1.1 Interpersonal Communication

1.3 Presentational Communication

2.1 Practices of Culture

3.1 Furthering Connections

5.1 School and Community

5.2 Life-long Learning

SAMPLE LEARNING SCENARIO : CHINESE CALENDAR

Description

In Ms. Chen-Lin’s Chinese class in West Hartford, CT, eighth

graders are learning about the Chinese calendar. Students listen to the

folkloric tale of how the years got their names, which the teacher

explains using story cards. The students then use artistic expression to

recall the details of the story by making posters that announce the race of the twelve animals in the story.

They are encouraged to include on their poster the date, time, location, and prize in Chinese. On the next day,

the class explores the importance of a calender in the students’ own culture and in others. The students discuss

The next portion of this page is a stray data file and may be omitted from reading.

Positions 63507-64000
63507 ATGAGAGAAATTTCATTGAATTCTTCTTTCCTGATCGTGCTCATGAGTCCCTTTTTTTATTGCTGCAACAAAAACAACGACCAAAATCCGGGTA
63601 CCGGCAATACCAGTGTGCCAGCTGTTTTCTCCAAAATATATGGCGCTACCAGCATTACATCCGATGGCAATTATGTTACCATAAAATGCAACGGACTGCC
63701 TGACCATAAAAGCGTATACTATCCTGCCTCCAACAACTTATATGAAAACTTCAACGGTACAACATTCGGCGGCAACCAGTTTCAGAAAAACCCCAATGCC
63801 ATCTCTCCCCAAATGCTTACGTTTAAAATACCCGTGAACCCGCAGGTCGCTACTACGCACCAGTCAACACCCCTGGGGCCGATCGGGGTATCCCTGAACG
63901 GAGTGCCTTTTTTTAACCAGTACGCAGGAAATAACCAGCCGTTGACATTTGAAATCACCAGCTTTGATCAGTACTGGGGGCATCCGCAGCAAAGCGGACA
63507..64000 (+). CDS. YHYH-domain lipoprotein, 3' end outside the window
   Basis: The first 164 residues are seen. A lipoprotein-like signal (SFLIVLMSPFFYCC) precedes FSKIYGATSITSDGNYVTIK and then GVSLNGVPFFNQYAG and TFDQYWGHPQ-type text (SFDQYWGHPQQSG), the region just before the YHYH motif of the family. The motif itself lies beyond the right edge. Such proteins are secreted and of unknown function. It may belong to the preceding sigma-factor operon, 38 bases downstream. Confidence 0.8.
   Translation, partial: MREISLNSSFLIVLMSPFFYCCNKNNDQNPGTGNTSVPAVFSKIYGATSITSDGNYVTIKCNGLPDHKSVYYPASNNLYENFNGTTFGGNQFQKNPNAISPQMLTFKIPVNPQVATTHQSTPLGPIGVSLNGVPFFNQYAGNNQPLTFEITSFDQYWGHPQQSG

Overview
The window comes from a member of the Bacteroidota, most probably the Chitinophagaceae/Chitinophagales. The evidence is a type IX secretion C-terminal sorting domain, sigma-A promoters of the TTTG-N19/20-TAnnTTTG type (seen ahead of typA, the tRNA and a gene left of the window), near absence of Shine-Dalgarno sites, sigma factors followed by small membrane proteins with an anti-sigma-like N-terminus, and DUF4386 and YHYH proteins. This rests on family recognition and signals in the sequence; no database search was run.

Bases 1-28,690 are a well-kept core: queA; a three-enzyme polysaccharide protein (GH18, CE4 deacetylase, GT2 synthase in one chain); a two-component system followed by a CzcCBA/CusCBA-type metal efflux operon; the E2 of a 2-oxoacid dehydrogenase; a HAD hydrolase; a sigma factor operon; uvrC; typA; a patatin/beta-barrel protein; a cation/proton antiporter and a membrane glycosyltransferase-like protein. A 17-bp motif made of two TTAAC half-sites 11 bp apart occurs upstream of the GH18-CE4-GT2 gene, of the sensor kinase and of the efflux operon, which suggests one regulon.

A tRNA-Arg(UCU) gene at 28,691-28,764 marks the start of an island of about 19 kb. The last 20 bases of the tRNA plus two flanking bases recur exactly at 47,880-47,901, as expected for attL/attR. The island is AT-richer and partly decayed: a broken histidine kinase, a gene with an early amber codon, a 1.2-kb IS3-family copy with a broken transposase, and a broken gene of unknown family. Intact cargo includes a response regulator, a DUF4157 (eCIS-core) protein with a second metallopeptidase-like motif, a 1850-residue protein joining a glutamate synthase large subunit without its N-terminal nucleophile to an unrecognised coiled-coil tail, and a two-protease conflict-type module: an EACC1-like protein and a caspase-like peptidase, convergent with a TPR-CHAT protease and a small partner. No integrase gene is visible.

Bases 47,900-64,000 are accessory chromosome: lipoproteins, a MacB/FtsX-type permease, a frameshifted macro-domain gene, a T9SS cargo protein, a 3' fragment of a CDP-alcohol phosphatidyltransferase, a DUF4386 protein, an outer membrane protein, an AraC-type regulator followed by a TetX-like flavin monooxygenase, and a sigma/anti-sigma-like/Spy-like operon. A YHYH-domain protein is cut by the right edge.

the differences found in the Chinese and American calendars. They then make a calendar using Chinese

characters to be used in their homes. They include birthdays, family celebrations, school activities, and other

special events.

Reflection

1.2—Students comprehend the story of the Chinese calendar told in the target language

2.2—Students read about and discuss products of the culture

4.2—Students compare and contrast products found in the two cultures.

In this activity, the students understand the calendar explanation more easily because the teacher accompanies

the story with visuals. The use of artistic expression to check for their understanding allows students with

various learning styles to be successful in showing what they understood from the story. The follow-up discussion

helps students reflect on the importance of a calendar within a culture and the role that the calendar

plays in American culture.

National Standards in Foreign Language Education

a collaborative project of ACTFL, AATF, AATG, AATI, AATSP, ACL/APA,

ACTR, CLASS/CLTA, & NCSTJ/ATJ

c/o American Council on the Teaching of Foreign Languages, Inc.

6 Executive Plaza

Yonkers, NY 10701

Targeted Standards

1.2 Interpretive Communication

2.2 Products of Culture

4.2 Culture Comparisons